Why do the world’s best footballers take such poor penalties? | Football News

DOHA/LONDON: There’s little chance of a penalty shootout at the World Cup over the next two days. There has been at least one in the quarter-finals of the last nine tournaments, culminating in 1986 when three of four matches ended in penalties.
Few of them, however, can have presented such a poor penalty shootout streak as in Qatar’s last 16 games. Japan came out with a whimper as Croatia keeper Dominik Livakovic tamed efforts spared Takumi MinaminoKaoru Mitoma and Maya Yoshida were all denied by Livakovic.
Spain coach Luis Enrique was firmly on the side ‘it’s not a lottery’, saying ahead of his side’s latest clash against Morocco that he had told players to take 1,000 training penalties when they were with their clubs.
Either they weren’t listening or it didn’t work out as the first three players to attempt one all failed to convert. Pablo Sarabia, who was brought on late in the game solely for the job, hit the post while Carlos Soler and Sergio Busquets comfortably salvaged their efforts to put Morocco through.
Having also been knocked out at the same stage on penalties against Russia four years ago, it was an inexplicable performance from a team made up of some of the sport’s most technically talented players.
The most notable aspect of both 2022 shootouts was the shocking quality of kicking. The six penalties saved by the losing teams were all hit without much power and not in the corner, a strategy that left fans and pundits scratching their heads and handed goalkeepers easy wins.
Data firm Nielsen Gracenote analyzed all penalties taken at the last five World Cups, including Qatar, and found that shooting low to the right (50%) or left (68%) has the highest success rate. lower – and even those numbers are not. factor of the distance to the right or to the left.
Unsurprisingly, shots to the top zone, whether wide or central, had a conversion rate of 100% – 20 attempts in this study. While it might seem riskier to go high, only five penalties hit or passed the bar during that time, while seven hit a post or went wide.
Former England striker Alan Shearer had a brilliant penalty record, achieved by usually smashing the ball high into a corner so that even if a goalkeeper dived towards him he had no chance of saving it.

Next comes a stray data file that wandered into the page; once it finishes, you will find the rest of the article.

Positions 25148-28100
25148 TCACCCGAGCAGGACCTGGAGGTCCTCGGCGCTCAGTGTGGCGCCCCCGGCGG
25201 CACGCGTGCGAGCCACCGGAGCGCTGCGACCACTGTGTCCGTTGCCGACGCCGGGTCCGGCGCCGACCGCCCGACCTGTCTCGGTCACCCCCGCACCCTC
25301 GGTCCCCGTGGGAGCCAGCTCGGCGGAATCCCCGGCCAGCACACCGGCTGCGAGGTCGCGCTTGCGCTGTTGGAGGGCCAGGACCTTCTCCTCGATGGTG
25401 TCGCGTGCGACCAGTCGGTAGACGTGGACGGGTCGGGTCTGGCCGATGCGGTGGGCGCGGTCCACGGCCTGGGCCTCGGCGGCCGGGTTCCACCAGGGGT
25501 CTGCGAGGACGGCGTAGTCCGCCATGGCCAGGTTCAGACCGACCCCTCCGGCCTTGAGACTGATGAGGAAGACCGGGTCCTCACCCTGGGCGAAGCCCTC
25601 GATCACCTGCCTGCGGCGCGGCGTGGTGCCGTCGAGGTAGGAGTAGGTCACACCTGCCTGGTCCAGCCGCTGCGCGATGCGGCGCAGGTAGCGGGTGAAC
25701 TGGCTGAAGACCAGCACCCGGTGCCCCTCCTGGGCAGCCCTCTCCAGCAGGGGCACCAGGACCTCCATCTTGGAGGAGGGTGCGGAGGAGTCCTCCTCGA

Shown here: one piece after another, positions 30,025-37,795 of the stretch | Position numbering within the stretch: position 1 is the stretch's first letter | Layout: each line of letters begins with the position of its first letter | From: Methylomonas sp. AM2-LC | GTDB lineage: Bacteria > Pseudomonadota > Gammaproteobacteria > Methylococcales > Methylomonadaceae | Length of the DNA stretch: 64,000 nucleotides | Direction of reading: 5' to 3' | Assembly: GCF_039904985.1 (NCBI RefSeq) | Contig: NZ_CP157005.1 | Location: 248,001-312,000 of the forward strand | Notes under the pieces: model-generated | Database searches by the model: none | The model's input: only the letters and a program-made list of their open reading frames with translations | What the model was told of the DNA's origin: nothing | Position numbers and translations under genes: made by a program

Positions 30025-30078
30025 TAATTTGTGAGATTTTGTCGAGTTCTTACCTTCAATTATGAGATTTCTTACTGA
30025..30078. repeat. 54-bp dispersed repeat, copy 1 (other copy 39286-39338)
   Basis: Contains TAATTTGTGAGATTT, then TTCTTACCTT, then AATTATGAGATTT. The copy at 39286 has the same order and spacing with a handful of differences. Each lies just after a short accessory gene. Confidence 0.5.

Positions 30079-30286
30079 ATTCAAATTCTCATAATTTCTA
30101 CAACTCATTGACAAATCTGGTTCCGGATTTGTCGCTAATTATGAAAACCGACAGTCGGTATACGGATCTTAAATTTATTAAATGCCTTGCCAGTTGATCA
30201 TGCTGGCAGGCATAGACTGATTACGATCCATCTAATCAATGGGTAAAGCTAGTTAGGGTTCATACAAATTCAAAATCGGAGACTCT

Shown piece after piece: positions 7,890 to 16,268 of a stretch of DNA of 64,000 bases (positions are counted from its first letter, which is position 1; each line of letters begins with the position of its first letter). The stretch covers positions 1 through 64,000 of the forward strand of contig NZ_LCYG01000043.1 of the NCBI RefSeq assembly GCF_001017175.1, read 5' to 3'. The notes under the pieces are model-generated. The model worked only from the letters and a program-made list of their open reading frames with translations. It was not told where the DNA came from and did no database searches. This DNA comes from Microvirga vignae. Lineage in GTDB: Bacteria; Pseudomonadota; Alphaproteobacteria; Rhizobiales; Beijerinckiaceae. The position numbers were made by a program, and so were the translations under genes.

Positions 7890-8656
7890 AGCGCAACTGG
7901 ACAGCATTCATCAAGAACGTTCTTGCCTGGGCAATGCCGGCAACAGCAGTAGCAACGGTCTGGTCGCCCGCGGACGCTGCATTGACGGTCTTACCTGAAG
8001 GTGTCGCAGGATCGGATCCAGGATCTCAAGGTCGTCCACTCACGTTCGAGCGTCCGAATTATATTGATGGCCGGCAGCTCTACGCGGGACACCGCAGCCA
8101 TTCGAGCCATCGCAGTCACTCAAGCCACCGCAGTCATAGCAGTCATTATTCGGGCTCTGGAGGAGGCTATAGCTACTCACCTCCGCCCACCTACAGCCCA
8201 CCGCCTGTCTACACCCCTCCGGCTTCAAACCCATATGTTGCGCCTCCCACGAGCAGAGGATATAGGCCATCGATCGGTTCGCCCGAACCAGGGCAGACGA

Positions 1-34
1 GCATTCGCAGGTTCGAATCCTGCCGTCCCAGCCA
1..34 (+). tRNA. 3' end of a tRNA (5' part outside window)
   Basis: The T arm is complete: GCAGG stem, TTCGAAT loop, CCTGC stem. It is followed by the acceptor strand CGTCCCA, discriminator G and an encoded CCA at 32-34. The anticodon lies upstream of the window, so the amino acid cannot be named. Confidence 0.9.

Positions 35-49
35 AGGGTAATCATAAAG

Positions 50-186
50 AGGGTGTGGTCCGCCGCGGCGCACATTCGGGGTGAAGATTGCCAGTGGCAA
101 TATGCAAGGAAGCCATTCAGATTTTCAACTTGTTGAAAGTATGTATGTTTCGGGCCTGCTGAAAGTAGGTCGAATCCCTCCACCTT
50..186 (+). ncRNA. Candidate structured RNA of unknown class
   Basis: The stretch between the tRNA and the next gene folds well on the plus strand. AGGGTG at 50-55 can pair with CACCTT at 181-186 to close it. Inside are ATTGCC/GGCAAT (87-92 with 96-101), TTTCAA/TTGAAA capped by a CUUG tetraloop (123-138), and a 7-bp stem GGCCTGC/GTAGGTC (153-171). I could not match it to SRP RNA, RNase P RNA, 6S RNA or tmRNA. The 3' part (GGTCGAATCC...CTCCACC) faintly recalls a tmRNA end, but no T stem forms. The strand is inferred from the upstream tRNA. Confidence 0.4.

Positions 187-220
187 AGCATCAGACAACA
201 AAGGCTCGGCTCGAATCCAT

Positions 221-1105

So why do so many players seem unable to sustain their technique to aim for a small but productive top corner and drop down instead? “The margin of error is just a little less aimed at that part of the lens,” Dr Matt Miller-Dicks, a senior lecturer in skills acquisition at the University of Portsmouth, told Reuters.
“You can’t hit a penalty too low because the ground is there, but obviously you can hit it too high, so it’s kind of a safety net. In less pressurized situations, players might be more confident to go to the upper corner.”
Body language and confidence also play a role – with the Japanese players all looking almost terrified as they lined up their efforts. The increasing use of jerky swings and attempts to bamboozle the keeper also often seem to do more harm than good.
“I got a sense of that from some of the lower penalties in those two shootouts, maybe it was a case of players approaching quite slowly in their run, maybe hoping the keeper to goal will kick in one side but not doing so and the shooter doesn’t approach the corner and the keeper makes what looks like a pretty comfortable save,” Miller-Dicks said.
Obviously, the psychological pressure of the situation weighs more heavily on some than others, but Miller-Dicks says the damage can be done long before the player puts the ball on the spot.
“Research shows that some of the things they struggle with are not so much the kick itself, but waiting on the halfway line and walking to take the kick,” he said. he declares.
“If you’re not prepared for that moment, that’s when they might have doubts about what they’re going to do and maybe change where they’re going to land a kick.
“So I think a key thing is that the preparation of the penalty taker is not necessarily about practicing how to take the penalty, it’s about the process. National teams or clubs have a psychologist from the sport and they have to help prepare the players psychologically for this moment.”


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